Codes that have no meaning

‘The Interpreter’ transfers intrigue to a mythical African locale

Claire Joseph

The words “dead” and “gone” are not interchangeable.

In “The Interpreter,” Silvia Broome (Nicole Kidman), a South African U.N. employee, earns her living translating and differentiating words such as “gone” and “dead.”

When she goes to the United Nations late at night to retrieve some belongings, she overhears two men speaking on the main floor.

What she hears, in a language only a handful of other people understand, is a possible assassination plot against a controversial African head of state who is planning to speak at the United Nations.

It seems, though, that while she only heard the two men, they saw her, and she is now in danger.

Tobin Keller (Sean Penn), a recent widower, is assigned to protect the head of state and, accordingly, to interview and investigate Silvia.

Tobin finds that, coincidentally (or not), the African leader’s regime murdered Silvia’s parents and sister, making Silvia both a witness and suspect in the investigation of the assassination plot.

The film plays word games with its audience, underscoring the importance of the precise meanings and nuances of words.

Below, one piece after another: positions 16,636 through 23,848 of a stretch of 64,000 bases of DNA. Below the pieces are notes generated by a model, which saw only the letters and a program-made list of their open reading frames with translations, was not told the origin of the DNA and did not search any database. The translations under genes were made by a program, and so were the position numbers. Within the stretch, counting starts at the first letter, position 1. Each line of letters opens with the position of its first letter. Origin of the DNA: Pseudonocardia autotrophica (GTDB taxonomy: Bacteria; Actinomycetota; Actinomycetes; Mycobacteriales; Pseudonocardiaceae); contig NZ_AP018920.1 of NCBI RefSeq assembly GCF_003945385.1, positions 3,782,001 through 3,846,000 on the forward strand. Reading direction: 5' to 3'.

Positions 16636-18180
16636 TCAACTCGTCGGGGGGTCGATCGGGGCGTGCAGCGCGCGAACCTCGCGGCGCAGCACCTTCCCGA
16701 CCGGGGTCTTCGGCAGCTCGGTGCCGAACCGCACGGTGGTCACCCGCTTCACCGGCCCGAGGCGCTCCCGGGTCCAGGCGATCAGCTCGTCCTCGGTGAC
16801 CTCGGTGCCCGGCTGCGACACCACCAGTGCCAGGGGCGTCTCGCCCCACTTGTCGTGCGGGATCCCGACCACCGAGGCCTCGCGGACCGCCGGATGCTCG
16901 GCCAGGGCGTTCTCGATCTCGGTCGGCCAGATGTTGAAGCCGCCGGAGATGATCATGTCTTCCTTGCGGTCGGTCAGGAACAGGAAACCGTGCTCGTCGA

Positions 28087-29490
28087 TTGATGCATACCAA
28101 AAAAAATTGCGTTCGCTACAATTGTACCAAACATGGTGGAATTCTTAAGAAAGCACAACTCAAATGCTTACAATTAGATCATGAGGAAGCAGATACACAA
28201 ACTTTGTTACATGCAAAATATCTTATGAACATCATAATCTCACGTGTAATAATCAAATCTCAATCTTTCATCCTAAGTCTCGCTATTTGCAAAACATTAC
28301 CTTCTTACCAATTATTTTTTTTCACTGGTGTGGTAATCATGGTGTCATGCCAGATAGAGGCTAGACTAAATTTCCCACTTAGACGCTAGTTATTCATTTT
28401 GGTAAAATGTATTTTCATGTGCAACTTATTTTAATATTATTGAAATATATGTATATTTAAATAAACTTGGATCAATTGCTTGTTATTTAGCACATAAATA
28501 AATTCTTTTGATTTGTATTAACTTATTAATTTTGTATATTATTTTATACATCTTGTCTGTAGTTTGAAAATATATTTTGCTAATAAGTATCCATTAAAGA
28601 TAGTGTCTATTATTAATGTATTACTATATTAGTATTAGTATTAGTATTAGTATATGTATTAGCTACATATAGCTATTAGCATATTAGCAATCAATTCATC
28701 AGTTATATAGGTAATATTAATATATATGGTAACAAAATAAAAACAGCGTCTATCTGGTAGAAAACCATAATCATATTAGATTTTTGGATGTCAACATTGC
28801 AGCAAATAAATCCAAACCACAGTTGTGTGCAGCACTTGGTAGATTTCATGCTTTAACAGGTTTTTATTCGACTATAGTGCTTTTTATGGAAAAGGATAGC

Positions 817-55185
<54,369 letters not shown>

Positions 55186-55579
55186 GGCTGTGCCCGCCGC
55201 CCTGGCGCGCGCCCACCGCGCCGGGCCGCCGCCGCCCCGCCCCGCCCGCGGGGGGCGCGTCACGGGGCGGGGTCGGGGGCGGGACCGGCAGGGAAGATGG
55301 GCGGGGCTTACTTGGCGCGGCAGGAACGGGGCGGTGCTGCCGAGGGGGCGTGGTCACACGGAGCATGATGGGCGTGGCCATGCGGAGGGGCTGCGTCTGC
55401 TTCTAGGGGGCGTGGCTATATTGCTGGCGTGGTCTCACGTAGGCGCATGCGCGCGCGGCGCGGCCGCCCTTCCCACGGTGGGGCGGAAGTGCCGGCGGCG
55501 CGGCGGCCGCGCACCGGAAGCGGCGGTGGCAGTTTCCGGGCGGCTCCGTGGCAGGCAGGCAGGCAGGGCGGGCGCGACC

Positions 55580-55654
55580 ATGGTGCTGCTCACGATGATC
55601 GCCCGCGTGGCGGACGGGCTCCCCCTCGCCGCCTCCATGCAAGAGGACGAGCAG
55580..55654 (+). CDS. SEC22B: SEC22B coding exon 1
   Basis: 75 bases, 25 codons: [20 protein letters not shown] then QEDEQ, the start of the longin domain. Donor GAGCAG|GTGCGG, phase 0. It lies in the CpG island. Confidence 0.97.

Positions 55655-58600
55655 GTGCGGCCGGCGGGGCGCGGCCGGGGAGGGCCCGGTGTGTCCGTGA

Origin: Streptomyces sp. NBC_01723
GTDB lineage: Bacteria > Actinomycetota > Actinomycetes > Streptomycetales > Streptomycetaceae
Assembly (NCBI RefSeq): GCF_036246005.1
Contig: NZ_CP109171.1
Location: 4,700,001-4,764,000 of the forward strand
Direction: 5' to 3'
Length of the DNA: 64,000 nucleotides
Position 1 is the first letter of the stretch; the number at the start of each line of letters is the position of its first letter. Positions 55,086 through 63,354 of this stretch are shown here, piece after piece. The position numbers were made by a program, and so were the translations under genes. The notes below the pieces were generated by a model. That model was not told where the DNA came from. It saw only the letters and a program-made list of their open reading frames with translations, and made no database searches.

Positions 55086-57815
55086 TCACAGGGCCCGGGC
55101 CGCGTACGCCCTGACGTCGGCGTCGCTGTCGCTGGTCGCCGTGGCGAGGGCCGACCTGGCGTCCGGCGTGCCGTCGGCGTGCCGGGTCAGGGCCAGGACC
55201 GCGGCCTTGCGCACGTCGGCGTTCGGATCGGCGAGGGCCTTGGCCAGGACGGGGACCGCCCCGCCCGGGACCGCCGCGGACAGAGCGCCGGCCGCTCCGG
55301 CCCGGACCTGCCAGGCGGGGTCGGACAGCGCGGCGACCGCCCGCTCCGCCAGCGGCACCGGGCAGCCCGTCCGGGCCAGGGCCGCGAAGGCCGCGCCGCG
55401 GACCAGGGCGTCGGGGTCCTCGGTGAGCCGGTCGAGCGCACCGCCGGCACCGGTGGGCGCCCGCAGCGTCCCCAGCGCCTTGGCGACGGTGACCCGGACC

This word play makes the film intelligent and fun.

The characters, through the story’s plot, are given depth and meaning.

Silvia, for example, is not only a U.N. translator but also a former machine-gun-carrying rebel, battling this same threatened head of state and his regime.

Tobin, back to work after losing his wife only two weeks earlier, struggles with staying within the confines of his job and keeping a professional relationship with Silvia or acting on his feelings to create a more personal relationship with her.

“The Interpreter” makes some progressive moves in how it depicts several African men. The Africans in the film are depicted realistically, as individuals with discrete political attitudes and disagreements.

The depths of these characters are realized slowly and at various parts of the film, creating ambiguity and the desire to second-guess your first, second or even third prediction of the story’s criminal (if any).

The film’s intentional ambiguity and smart plotting keep the audience speculating about the validity of the alleged assassination plan and Silvia’s possible involvement.

Up until the very end, the audience is left wondering whether the African head of state will wind up dead or merely gone.